San José, Costa Rica, since 1956

Arias Campaign Targets Nation’s Youth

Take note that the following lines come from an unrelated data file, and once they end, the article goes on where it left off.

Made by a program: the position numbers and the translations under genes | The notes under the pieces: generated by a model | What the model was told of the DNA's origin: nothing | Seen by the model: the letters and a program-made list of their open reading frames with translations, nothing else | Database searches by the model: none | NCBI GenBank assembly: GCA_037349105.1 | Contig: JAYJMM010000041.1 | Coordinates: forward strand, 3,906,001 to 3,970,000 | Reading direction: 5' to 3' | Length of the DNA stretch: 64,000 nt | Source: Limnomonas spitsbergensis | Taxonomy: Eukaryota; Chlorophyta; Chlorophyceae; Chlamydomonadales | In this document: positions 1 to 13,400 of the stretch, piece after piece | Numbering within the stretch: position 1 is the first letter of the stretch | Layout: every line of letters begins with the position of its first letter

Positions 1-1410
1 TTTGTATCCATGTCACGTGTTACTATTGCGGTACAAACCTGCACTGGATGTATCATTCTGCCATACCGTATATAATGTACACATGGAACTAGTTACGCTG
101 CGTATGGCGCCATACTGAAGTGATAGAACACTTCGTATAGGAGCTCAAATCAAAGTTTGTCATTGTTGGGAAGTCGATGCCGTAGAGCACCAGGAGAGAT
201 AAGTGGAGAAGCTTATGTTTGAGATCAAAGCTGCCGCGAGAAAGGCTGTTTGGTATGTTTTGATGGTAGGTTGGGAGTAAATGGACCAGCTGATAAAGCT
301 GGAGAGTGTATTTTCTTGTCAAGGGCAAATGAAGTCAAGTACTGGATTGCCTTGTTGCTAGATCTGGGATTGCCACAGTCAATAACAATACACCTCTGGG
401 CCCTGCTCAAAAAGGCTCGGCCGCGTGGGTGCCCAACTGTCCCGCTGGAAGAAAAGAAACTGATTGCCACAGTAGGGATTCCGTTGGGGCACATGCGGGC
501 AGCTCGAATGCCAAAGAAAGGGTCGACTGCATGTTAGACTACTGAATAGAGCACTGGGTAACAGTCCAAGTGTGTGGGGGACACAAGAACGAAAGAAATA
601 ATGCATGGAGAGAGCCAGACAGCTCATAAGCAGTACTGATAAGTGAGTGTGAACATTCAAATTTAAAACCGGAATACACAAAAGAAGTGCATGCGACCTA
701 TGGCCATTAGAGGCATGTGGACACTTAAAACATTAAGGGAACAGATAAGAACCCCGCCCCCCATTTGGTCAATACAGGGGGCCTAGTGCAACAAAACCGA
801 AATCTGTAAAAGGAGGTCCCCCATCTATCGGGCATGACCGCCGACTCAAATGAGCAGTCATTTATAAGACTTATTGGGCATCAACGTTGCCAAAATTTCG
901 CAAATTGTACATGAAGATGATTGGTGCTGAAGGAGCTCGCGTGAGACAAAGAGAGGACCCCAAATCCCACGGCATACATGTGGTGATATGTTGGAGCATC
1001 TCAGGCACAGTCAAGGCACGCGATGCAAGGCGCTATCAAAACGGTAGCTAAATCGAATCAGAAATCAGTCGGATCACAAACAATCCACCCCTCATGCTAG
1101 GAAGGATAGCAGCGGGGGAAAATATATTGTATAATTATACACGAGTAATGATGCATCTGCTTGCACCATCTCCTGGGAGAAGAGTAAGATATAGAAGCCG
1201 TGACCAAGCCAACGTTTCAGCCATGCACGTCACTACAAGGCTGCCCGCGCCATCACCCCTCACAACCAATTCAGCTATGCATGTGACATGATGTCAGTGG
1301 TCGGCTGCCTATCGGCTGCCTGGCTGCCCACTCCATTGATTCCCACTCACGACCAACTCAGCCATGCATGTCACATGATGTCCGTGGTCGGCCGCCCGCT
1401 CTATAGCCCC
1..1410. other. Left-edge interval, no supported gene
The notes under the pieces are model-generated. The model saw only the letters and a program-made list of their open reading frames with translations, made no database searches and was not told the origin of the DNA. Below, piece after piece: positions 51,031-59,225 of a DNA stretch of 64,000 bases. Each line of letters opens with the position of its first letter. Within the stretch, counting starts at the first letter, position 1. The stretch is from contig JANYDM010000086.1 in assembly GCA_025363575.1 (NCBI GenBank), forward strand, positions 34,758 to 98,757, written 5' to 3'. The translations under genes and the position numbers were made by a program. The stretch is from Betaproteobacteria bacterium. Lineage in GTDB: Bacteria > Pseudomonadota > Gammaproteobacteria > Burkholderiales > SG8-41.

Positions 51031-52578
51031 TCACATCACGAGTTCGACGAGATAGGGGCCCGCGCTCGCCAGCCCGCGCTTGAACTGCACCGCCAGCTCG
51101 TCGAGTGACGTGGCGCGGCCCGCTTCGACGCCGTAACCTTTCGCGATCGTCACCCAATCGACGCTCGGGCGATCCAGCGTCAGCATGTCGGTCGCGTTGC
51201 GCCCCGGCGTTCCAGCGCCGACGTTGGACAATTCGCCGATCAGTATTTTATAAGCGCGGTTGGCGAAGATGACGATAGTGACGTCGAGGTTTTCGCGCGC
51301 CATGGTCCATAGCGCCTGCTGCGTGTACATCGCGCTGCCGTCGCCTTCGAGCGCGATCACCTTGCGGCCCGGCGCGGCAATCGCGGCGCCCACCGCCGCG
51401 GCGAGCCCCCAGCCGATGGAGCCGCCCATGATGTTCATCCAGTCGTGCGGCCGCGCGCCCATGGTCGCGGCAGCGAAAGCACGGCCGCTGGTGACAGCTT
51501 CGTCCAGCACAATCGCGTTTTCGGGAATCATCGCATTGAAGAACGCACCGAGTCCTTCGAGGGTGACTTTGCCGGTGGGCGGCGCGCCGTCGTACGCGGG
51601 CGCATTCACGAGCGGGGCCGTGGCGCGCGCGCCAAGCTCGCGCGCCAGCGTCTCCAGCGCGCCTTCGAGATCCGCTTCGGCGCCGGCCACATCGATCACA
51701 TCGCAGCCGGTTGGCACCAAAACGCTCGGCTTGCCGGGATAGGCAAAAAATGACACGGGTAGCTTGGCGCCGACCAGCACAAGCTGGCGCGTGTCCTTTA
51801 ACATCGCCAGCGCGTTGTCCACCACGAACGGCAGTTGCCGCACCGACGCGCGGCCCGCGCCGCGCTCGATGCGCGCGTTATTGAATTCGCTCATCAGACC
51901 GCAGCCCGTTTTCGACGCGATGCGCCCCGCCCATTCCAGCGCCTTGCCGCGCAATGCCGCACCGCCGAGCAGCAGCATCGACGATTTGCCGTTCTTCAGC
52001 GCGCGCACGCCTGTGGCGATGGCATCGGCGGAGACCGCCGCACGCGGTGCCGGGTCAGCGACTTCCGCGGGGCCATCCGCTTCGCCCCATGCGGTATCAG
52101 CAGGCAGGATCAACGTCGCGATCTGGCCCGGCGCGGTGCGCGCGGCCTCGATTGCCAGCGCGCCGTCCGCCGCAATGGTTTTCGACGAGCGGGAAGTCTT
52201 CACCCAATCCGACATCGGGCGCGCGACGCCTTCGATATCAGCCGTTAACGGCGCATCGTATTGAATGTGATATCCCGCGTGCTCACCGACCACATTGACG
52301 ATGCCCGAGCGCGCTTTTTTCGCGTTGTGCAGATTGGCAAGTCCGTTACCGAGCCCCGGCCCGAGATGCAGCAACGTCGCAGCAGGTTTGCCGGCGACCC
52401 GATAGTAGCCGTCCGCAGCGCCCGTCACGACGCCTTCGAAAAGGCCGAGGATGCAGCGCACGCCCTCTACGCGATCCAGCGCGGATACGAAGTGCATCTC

WITH text messages, cell-phone callsand ads shown before the latest theatricalrelease of the popular Star Wars series,presidential candidate Oscar Arias, whoofficially became the National LiberationParty candidate Sunday, is using his campaignto target a particular audience – onethat was barely out of diapers during hisfirst term as President (1986-1990).The innovation has in some casesbackfired. While Arias continues to lead inthe polls, his campaigning tactics havereceived thousands of complaints.The Arias campaign believes youngpeople are key to securing victory in theFebruary 2006 presidential election,explained spokeswoman Lorena Sánchez.Arias, 64, captured 35.8% of votes inthe latest poll by Demoscopía, published inthe daily Al Día. Following him was“nobody” – the reply of 20.8% of pollrespondents.It is this contingent, along with thepoll’s 4.8% of “undecides,” that the Ariascampaign is trying to capture by focusingon youth.“Youth are the most unsure if theywant to vote,” Sánchez said.WHILE messages like, “Hi. This isJohn Kerry. I want to be your President,”may have become commonplace for residentsof the United States and parts ofEurope, they are new to Costa Rica.Following the international trend, theArias campaign has made 210,000 randomlydialed calls to houses and left 99,000 messagesin cell phone voicemail boxes.While some are receptive to the message,others have complained not only ofan invasion to their privacy but also of thecost. Because the cell-phone messages areleft directly on voicemail, consumers mustpay to retrieve them – approximately ¢23($0.05) per minute during the day.The government has received approximately6,300 complaints regarding thecalls, according to the daily La Nación.Campaign officials have since decidedto stop the cell phone calls and make callsonly to homes, and only to those who haveat some point in history voted for theLiberation party. This group may alsosoon receive cards in the mail remindingthem why they should vote for Arias – atactic also foreign to Costa Rica, but well usedin other countries.THIS type of alternative campaigningis cheap compared to other media, accordingto Rodrigo Arias, Oscar’s brother andcampaign manager.However, unlike the campaigns ofother candidates, the Arias campaign hasalready spent thousands of dollars on traditionalcampaign methods – more than$14,000 a month on radio ads and morethan $10,000 a month on print ads.The campaign also ran ads beforemovies for one month and ran televiseddocumentary-style ads boasting of Arias’achievements during his first term asPresident, including being awarded theNobel Peace Prize.All this happened before he became theofficial Liberation candidate this weekend.THE election season received an officialkick-off of sorts this week, withMonday being the last day for parties toregister at the Supreme Elections Tribunal.Five new parties registered on thenational level – Patriotic Union (UP),Union for Change (UPC), First Patrimony(PP), National Union (UN), and DemocraticNational Alliance (ADN).These join the 13 parties already registeredon the national level.While 18 parties could potentially viefor the presidency of the Republic, only ahandful of candidates have emerged asleaders in the race.Trailing Arias and the no-voters in therecent Demoscopía poll are Citizen ActionParty (PAC) candidate Ottón Solís (12.8%),Union for Change (UPC) candidate AntonioÁlvarez Desanti (10.4%), LibertarianMovement Party candidate Otto Guevara(8.2%), and Social Christian Unity Party(PUSC) pre-candidate Ricardo Toledo(7.3%). Patriotic Union Party candidate JoséMiguel Corrales, a leader in previous polls,was not named in the Demoscopía poll.The poll of 1,200 people over age 18was conducted May 21 to June 1. Itclaims a margin of error of 2.8%.ARIAS leads the polls not only inpotential votes; 44.6% of poll respondentssaid he is the best candidate and 61.7%believe he will win the presidency.If this is the case, the country will seeincreased funding in education, science,security and social programs, according tocampaign promises made by Arias in hisspeech Sunday accepting the Liberationcandidacy.Arias said the country must invest 2%of its gross domestic product (GDP) in scientificresearch and development, which iscurrently supported by five times less thanthat amount.He also said the amount invested ineducation should be increased from 6% to8% of the GDP. Arias proposes strengtheningthe areas of math, computers andEnglish.ARIAS also told the press he wouldcreate 300,000 new jobs for young people,the daily La Nación reported.To do so, Arias championed, as hehas countless times before, the gradualopening of “some” (state) monopolies,although he did not specify which ones.Arias is a strong advocate of theCentral American Free-Trade Agreementwith the United States (CAFTA), whichincludes opening the state monopolies onmobile telephony and insurance.Arias spent part of this week in theUnited States lobbying democrats thereto pass CAFTA. However, his efforts appearedto be in vain, reported La Nación,who sent a reporter to Washington, D.C.The daily reported that after Ariasmet with Nancy Pelosi, democraticleader in the U.S. House of Representatives,she reiterated that 90% ofdemocrats are already planning to voteagainst CAFTA.

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